Nuptial agreements are not just for the rich and famous

Nuptial agreements are not just for the rich and famous

When people think about marriage they often do so without a thought about practicalities, such as joint bank accounts and previously-owned assets and property. With couples getting married older, many people own property or even have a debt history when they tie the knot. As a result, post-nuptials are on the rise.

A post-nuptial agreement is a written agreement entered into after a marriage, to settle the parties’ financial affairs in the event of a divorce. The agreement also allows new couples to reflect on their financial reality together.

The main point is, whilst the relationship may well be blissful at the outset, no-one knows what will happen or how hostile matters can get between couples when separating. An agreement not only gives peace of mind but will save the misery of a stressful and costly divorce. The agreement may be hypothetical, but it is there to assist in the event a relationship does not work out.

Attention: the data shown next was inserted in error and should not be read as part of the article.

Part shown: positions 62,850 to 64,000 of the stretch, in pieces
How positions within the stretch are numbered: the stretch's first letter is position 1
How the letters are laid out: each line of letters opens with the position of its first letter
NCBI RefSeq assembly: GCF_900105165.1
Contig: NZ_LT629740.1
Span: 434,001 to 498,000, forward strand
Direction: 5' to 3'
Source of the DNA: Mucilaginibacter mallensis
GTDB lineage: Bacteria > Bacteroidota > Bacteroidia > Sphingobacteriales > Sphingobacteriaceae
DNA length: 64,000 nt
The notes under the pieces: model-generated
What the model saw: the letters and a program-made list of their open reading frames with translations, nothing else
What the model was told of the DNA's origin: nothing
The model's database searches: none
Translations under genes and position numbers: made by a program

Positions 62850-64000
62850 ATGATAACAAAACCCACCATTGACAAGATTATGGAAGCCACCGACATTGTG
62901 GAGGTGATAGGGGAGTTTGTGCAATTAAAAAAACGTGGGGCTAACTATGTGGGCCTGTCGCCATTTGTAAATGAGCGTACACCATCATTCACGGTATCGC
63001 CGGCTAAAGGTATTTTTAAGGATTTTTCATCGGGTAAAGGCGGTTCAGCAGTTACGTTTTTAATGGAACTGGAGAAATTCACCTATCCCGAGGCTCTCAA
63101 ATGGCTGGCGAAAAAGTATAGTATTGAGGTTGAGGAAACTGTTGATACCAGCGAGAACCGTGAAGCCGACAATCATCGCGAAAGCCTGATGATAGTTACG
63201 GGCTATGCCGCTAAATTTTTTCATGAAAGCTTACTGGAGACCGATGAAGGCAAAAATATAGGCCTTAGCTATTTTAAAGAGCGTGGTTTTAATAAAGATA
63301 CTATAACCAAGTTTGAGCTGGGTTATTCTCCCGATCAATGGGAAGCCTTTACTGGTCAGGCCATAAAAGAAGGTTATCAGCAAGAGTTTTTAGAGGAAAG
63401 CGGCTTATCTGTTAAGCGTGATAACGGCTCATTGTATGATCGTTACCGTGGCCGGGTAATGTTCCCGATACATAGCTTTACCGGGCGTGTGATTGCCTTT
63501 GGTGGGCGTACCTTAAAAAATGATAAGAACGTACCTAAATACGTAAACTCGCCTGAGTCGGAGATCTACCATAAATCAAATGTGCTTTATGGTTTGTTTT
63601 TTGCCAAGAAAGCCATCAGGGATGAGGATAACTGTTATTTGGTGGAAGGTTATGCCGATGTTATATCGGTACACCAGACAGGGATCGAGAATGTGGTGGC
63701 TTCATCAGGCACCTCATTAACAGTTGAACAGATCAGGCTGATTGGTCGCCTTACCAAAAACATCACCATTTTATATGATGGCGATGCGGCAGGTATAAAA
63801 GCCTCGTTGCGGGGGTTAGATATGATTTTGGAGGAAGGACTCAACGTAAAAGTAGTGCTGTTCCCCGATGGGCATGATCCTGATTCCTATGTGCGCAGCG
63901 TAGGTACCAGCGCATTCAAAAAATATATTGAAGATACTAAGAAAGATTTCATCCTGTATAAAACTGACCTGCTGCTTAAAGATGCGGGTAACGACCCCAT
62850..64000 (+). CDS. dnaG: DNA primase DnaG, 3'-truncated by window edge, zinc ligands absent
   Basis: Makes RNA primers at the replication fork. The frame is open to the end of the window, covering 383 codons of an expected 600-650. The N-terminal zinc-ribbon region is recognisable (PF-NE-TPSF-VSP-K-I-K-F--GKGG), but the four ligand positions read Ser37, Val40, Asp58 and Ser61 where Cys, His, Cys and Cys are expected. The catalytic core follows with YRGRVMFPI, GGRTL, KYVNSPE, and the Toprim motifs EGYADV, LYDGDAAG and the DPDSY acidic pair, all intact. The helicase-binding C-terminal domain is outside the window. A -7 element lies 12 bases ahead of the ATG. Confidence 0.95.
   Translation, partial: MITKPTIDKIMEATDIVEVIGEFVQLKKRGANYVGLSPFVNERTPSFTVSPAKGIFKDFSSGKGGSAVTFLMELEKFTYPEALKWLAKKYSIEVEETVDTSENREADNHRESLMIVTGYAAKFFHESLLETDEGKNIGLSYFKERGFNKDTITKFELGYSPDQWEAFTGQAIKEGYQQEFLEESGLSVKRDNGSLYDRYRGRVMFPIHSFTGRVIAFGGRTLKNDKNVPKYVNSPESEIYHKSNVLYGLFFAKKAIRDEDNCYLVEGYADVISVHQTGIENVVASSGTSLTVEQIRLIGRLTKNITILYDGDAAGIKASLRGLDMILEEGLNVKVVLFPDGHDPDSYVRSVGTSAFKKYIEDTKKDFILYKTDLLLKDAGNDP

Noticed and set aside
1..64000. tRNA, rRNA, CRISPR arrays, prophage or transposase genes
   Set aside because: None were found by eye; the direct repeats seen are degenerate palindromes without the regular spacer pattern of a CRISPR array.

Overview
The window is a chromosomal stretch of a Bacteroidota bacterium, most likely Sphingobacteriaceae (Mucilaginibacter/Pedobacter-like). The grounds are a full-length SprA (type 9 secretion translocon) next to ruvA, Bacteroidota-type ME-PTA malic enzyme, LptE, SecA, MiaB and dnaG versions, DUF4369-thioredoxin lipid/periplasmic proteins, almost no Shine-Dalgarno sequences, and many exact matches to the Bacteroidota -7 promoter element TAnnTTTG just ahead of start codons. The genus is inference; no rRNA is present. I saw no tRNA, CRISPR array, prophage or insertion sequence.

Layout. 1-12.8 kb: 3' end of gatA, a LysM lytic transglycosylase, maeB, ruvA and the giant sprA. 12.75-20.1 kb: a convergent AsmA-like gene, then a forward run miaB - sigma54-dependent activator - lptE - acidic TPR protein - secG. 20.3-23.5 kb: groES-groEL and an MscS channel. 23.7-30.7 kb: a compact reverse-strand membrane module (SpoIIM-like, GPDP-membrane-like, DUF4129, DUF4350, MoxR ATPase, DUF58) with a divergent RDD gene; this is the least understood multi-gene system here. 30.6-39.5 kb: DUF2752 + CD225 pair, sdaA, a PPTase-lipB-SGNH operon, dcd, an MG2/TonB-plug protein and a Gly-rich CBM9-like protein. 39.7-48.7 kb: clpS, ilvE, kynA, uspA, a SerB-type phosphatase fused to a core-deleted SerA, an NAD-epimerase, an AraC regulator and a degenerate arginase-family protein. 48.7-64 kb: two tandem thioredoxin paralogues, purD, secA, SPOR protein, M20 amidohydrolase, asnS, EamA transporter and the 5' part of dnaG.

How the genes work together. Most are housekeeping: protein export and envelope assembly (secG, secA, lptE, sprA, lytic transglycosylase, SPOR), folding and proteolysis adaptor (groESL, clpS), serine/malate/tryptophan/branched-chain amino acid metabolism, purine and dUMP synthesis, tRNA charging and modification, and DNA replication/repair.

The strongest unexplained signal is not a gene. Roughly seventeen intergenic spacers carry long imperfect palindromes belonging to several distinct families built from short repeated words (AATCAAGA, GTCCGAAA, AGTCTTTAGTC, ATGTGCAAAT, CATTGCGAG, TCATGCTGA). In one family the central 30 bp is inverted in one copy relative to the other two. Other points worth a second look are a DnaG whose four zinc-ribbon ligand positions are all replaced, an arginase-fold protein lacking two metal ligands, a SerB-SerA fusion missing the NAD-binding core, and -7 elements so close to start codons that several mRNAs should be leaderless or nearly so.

Post-nuptial agreements also protect the party coming into the relationship with the least, as they will know what their entitlement would be in the event of a divorce. For example, if the wife owns property on marriage and the husband does not, the agreement can provide for the husband to share in any increase in the value of the property from marriage. The wife will have protected her initial investment and been fair to her husband. A win-win situation.

It may be an uncomfortable subject, but unless people talk, nothing will change. Think about those that have been through a painful divorce and how different the outcome may have been had they put a written agreement in place.

The post-nuptial agreement may not bind a court but a properly reached agreement will be highly influential. There are guidelines in place to ensure an agreement is drafted properly and gaining legal advice from experts such as our family team can ensure these guidelines are followed.

Contact Kuldeep Chauhan on 0116 257 6150 for advice around nuptial agreements.

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